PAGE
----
Men dressed in loose trousers and twilled cotton coats. Women wearing long layered dresses with sunbonnets. Alongside the cold waters of the American, they panned for gold flakes, made rope and cooked beef bourguignon. This was Marshall Gold Discovery State Historic Park on Saturday morning — not much different than pioneer times 175 years ago.
James W. Marshall’s discovery of gold — on Jan. 24, 1848, in the tailrace of a lumber mill he was building for John Sutter — was commemorated by the California Department of Parks and Recreation.
His simple act would launch the 1849 Gold Rush, the greatest voluntary mass immigration in world history — irrevocably changing California from a sleepy outpost moving from Mexican to American rule to the center of innovation and pop culture, as well as home to nearly 40 million from every corner of American and the globe.
But the history runs deeper than the precious metal and state parks officials saw Saturday’s celebration as part of a continuum to broaden the historical context in which they memorialize the people and events that led to California’s unparalleled growth and prosperity.
“History, whether good, bad or indifferent, we need to tell it and learn from it,” state parks’ Gold Fields District Superintendent Barry Smith said.
“Reexamining our past,” as the department calls it, was launched in 2020 to tell a more inclusive story at Marshall Gold Discovery State Historic Park, site of the history-changing find.
Saturday’s anniversary kicked off with a land acknowledgment of the Niesenan tribe, who originally lived on the land where the precious metal was spotted. California’s indigenous population served as the majority labor force before and during that Gold Rush.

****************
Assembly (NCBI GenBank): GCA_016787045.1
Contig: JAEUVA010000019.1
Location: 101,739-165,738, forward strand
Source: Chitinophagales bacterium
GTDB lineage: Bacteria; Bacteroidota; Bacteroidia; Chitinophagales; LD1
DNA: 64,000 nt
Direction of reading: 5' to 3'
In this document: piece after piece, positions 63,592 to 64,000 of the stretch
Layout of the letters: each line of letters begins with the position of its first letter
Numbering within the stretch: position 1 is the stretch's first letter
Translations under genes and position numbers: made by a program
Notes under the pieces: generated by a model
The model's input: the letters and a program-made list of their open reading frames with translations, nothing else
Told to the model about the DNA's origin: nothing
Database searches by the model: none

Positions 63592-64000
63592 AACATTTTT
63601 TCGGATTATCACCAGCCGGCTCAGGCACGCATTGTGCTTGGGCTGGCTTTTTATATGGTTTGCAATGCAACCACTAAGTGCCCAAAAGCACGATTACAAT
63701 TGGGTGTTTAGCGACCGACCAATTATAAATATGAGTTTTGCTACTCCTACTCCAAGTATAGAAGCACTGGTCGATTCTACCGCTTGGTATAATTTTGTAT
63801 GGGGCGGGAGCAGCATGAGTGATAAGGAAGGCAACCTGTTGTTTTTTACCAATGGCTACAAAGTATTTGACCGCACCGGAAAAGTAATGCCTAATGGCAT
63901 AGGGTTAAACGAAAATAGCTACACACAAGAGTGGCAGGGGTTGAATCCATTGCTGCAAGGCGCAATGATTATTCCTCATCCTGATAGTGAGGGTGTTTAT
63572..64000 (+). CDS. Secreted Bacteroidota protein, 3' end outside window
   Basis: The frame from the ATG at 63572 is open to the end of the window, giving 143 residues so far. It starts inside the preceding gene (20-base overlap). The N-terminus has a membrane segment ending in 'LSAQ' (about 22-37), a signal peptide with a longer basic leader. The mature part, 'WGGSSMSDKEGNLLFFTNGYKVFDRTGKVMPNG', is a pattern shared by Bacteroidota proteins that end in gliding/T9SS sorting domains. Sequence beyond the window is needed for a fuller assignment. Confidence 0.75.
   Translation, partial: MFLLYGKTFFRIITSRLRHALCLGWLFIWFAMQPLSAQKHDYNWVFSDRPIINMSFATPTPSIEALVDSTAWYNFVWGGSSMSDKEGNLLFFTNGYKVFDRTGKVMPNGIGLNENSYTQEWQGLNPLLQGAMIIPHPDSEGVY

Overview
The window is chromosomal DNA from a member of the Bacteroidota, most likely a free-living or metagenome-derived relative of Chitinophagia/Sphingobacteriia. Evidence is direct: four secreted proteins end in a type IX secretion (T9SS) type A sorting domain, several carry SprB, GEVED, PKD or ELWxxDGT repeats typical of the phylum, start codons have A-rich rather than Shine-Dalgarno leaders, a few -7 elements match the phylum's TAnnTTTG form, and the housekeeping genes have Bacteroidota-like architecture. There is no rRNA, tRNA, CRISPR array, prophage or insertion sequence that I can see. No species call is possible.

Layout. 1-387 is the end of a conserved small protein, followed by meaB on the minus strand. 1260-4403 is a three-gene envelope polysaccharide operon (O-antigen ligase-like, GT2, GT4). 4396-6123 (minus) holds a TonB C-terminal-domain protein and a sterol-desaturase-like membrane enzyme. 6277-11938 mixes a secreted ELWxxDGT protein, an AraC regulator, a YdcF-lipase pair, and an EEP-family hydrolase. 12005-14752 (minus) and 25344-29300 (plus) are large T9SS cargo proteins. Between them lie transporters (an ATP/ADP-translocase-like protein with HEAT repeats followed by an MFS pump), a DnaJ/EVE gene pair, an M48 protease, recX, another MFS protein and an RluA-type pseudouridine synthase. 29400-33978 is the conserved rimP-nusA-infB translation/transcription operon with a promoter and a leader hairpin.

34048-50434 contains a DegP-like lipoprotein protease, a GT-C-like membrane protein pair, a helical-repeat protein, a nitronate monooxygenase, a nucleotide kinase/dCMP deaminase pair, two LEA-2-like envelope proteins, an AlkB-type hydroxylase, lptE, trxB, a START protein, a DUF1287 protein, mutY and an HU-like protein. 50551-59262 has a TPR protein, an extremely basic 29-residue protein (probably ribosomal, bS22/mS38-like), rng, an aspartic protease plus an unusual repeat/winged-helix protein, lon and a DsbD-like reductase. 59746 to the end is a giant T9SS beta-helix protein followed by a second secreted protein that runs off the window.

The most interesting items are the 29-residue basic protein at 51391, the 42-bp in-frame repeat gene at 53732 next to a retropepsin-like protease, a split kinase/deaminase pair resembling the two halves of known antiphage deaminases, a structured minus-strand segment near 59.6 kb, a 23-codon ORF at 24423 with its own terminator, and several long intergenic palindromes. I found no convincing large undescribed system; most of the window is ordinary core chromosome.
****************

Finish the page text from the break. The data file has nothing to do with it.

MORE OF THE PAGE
“In the Niesenan-Maidu world, they called this place ‘cullumah,’ which meant ‘beautiful valley,’” said state parks Director Armando Quintero.
Saturday’s events included a reenactment of the discovery in the re-created mill that sits a few yards from the original find. Actors recounted the era through the eyes of Marshall, Sutter, Jennie Wimmer, Sam Brannan and Henry Bigler.
Superintendent Smith said when the park was founded, the parks department was going to tell the story of the history of the Gold Rush between 1849 and 1852, but decided they also needed to tell the story about the people of Coloma who came before and who remain.
“Our idea is that you learn about (the history) in the museum and then you come out into the park and its reinforced,” Smith said.
Smith said parks officials are working with a group of Native Americans to build a Native garden and create other exhibits in the 576-acre park dedicated to indigenous contributions.
Louis Smith III of the Niesenan and Mi-Wuk tribes said he visits the park often to gather with other members of the tribe that are established there and help with tasks.
On Saturday, Smith was tending to a fire and smudging, a traditional ceremony that involves the burning of sacred herbs.
Other tribal members were moving dirt and preparing the land for the garden, where they will plant native herbs and plants.
“We’re working with the park and they’re working with us,” Smith said. “As long as they treat us as equals, which they’re starting to do.”
Park officials have also implemented restorations and acknowledgments to include the history of the Monroe family, a former slave family who once owned the land that the park sits on.
Volunteers restored the red Monroe shed from the ground up and filled it with farming tools.
“We’d like to bring back the Monroe Orchard,” Barry Smith, the superintendent, said. “We also have added a series of signs in to talk about Black history and the property owners.”
The Gam Saan, or “Gold Mountain”, Trail was dedicated in February last year to honor the contributions Chinese miners made.
“It goes through an old Chinese burial ground,” Smith said. “We asked our Chinese stakeholders to name the trail for us.”
Smith said this February or March, the state park will have another celebration to commemorate the anniversary of the trail.